The Senate health bill’s Medicaid cuts would deepen significantly in the second decade, the Congressional Budget Office estimated today, growing from 26 percent in 2026 to 35 percent in 2036, relative to current law (see graph)
[Senate Bill Cuts Federal Medicaid Spending More Than One-Third by End of Second Decade]
Consequently, CBO states “enrollment in Medicaid would continue to fall relative to what would happen under” current law.
CBO previously estimated that the bill, which would effectively end the Affordable Care Act’s Medicaid expansion and convert Medicaid to a per capita cap, would cut federal Medicaid spending by $772 billion over the first decade and reduce enrollment by 15 million by 2026.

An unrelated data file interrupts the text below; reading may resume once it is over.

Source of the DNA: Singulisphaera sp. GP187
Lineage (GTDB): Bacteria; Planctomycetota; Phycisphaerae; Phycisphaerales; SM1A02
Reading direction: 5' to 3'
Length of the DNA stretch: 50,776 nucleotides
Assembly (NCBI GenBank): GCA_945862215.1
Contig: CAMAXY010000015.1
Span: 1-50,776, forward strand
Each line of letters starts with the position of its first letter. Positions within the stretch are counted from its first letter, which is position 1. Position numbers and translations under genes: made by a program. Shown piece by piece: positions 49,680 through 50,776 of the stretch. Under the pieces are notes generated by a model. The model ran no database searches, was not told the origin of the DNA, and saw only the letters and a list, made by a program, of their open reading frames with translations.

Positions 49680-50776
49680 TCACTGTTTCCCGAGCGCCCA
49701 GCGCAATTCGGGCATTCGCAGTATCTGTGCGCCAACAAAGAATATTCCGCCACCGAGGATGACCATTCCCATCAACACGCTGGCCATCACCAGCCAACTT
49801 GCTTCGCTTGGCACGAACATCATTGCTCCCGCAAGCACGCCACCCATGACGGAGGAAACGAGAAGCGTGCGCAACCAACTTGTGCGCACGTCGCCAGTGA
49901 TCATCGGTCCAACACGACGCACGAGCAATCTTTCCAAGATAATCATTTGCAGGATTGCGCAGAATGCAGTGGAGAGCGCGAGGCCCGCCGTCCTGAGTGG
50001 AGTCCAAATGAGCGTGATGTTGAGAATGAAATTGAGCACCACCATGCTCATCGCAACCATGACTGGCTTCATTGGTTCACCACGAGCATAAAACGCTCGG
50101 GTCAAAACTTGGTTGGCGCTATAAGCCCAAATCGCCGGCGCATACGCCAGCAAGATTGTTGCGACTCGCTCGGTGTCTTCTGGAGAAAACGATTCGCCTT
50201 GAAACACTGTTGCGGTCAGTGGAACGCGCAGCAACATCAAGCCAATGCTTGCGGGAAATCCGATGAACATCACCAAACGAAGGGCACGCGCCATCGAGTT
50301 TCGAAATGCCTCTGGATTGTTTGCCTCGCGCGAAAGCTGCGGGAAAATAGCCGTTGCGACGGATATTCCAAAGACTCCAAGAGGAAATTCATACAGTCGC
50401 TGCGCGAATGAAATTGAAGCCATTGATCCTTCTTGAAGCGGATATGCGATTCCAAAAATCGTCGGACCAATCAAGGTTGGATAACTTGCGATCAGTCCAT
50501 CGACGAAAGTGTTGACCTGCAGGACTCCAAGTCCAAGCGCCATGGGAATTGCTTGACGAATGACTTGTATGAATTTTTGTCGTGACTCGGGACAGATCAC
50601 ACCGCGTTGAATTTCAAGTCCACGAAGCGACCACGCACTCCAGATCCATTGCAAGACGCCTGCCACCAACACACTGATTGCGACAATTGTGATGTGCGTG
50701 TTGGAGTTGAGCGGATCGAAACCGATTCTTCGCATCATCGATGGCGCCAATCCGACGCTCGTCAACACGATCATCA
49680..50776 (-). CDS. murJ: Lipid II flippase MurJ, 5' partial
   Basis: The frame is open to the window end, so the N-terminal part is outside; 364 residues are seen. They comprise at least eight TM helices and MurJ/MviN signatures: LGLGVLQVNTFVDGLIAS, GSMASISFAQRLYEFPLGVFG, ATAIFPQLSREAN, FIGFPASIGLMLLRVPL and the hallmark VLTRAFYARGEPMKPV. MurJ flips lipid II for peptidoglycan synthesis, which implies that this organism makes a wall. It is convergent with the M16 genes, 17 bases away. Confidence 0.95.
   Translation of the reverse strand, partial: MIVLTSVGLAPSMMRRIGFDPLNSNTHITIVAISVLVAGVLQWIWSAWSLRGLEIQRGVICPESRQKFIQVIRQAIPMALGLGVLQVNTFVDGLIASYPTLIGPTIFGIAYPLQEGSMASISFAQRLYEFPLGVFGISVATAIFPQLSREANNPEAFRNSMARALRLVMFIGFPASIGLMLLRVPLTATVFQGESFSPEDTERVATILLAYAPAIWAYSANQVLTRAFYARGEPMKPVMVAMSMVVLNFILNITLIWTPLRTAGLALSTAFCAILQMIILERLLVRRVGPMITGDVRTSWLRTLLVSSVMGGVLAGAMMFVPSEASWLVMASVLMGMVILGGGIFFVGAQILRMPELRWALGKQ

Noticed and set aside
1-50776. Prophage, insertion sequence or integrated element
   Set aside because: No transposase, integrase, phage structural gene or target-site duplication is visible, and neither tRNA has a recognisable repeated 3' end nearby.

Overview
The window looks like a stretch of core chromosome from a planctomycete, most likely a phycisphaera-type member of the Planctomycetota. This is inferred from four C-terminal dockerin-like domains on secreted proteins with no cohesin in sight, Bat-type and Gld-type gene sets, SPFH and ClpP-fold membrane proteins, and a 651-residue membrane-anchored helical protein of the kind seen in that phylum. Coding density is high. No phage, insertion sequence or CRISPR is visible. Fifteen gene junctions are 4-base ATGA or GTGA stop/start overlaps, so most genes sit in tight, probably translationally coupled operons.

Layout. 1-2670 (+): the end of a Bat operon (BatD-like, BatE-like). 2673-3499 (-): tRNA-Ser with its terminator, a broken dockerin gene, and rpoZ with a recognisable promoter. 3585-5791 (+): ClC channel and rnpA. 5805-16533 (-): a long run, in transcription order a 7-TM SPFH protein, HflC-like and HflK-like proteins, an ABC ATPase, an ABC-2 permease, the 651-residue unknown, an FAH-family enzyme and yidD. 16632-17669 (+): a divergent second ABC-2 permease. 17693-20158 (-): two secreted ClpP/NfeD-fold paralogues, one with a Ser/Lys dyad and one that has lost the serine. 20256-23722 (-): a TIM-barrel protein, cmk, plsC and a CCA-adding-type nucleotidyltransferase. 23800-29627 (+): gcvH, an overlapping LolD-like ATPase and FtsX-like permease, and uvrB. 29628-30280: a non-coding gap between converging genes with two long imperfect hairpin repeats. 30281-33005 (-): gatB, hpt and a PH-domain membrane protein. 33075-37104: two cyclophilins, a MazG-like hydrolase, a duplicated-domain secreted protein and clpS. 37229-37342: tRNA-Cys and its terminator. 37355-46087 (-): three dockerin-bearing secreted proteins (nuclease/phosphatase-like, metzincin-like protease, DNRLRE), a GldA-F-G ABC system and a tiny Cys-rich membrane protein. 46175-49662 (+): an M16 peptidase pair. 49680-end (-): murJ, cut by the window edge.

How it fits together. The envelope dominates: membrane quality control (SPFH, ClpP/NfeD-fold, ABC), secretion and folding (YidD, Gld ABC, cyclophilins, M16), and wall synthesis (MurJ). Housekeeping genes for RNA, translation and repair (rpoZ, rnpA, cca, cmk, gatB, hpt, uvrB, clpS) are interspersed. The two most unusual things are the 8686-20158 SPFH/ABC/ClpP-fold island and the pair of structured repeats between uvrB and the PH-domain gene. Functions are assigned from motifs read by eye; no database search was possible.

Over the long run, the Senate bill would cut Medicaid more than the House bill because it lowers the growth rate for federal funding under the per capita cap below even the House bill’s inadequate level starting in 2025. That’s why CBO estimates the Senate bill’s cut in 2026, $160 billion or 26 percent, to be larger than the House bill’s — even though the Senate bill ends the enhanced federal funding for the Medicaid expansion more gradually. As a result, Medicaid enrollment would fall by 1 million more than under the House bill in 2026.
In 2035, federal Medicaid spending would equal 1.6 percent of gross domestic product (GDP) under the Senate bill, CBO estimates, compared to 2.4 percent under current law.